The Federal Government has contributed $10 million over 4 years to help set up ACADI.

There were 463 million adults living with diabetes in 2019 globally, the majority with type 2.

Media contact: Natalie Caudle, 0407 984 435,

A ground-breaking project helping to better screen for and manage gestational diabetes in rural Western Australia, which Diabetes Research WA has financially supported, has received a $3.2
million boost.

Led by Professor Julia Marley from The University of Western Australia’s Medical School and the Rural Clinical School of WA, the ORCHID Study – which aims to simplify screening and improve management of high blood glucose levels in pregnancy – has been awarded the fresh funding from the Medical Research Future Fund.

In welcoming the financial boost, Professor Marley said diabetes disproportionately impacted the lives of Aboriginal people, with predisposition beginning in pregnancy.

“Hyperglycaemia or high blood glucose in pregnancy increases babies’ risk of birth defects and being born premature and by caesarean, as well as being born larger or smaller than optimum, with low blood glucose levels, and difficulty breathing,” Professor Marley said.

“Babies have increased risk for obesity and altered glucose metabolism in childhood and for future diabetes, and mothers have increased risk for future diabetes and cardiovascular disease – it is a significant and far-reaching health issue, particularly affecting remote and rural communities.”

Ms Erica Spry, Bardi Jawi traditional owner and co-lead from the Kimberley Aboriginal Medical Services and the Rural Clinical School of WA, said the new funding would allow the project to implement, evaluate and refine the alternative screening that earlier phases of this study identified for detecting high blood glucose in pregnancy at regional, state and national levels.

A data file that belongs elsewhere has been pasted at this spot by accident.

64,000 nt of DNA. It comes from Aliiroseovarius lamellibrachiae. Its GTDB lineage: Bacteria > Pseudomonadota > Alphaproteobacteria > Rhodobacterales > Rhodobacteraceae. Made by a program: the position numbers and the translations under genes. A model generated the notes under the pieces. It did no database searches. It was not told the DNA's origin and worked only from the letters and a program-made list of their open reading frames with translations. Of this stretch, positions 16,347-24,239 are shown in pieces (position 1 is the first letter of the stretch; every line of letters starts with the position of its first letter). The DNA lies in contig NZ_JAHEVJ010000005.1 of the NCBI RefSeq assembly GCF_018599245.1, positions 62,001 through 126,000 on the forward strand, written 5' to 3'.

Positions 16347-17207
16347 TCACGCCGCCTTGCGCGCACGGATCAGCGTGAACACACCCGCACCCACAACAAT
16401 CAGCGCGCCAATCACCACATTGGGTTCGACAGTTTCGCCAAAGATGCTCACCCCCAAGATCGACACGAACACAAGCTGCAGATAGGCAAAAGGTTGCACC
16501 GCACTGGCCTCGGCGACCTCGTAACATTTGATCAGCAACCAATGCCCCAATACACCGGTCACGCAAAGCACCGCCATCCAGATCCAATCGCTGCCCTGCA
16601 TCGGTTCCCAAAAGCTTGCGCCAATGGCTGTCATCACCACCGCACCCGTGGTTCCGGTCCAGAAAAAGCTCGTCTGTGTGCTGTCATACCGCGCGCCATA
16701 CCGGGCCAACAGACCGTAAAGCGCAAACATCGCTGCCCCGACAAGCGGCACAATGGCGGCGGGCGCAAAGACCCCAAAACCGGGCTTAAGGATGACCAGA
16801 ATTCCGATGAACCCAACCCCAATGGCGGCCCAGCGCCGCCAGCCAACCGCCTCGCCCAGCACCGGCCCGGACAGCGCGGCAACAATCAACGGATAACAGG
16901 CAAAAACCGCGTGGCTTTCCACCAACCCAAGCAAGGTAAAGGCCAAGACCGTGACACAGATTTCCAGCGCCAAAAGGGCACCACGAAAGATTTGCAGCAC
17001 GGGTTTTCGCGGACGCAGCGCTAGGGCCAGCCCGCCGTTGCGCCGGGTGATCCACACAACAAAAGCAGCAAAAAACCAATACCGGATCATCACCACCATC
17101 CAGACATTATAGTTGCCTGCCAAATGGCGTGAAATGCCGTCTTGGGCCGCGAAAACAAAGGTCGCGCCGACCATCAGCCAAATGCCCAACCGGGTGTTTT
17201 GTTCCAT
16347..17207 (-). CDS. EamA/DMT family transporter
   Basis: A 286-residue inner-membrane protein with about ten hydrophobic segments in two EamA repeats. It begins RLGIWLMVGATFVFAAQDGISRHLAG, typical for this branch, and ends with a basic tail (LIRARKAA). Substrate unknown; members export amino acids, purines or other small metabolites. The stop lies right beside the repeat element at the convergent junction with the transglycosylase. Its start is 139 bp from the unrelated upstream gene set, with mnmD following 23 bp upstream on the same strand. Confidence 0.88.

“The ORCHID Study is to benefit all ethnicities, especially our Aboriginal women, and it is important to acknowledge all the women across WA who have participated in the ORCHID Study, we thank you all,” Ms Spry said.

“With this grant, we will begin sharing sugar management tools to help assist Aboriginal women with managing their high blood glucose levels in pregnancy and work on ways to support the family of the expecting mums. This funding will help us bring benefits back to our community members. As already proven effective, we’ll use three-way learning between Aboriginal community members, health providers and researchers to co-design and trial self-management strategies for high blood glucose in pregnancy. We want to help and assist empower Aboriginal women and their families to make positive lifestyle choices aimed at improving birth outcomes and health for subsequent pregnancies and prevent or delay progression to chronic disease.”

Diabetes Research WA executive director Sherl Westlund said she was thrilled the group had been able to support the work, with a $60,000 grant in 2020, to get to this point.

“As a charity, we’re focused on ensuring promising West Australian diabetes research can be funded so that it can progress to making a real difference on the lives of those who live with diabetes and this project is a wonderful example of that,” she said.

“We look forward to watching the ORCHID Study’s further positive impacts unfold with this fresh funding boost and are thrilled to be part of it.”

The Medical Research Future Fund is a $20 billion long-term investment supporting Australian health and medical research. The fund aims to transform health and medical research and innovation to improve lives, build the economy and contribute to health system sustainability.

The ORCHID Study is a collaboration between the Rural Clinical School of WA, Kimberley Aboriginal Medical Services and their member services, Diabetes WA, WA Country Health Services and Diabetes Research WA.

Media contact: Natalie Caudle, 0407 984 435,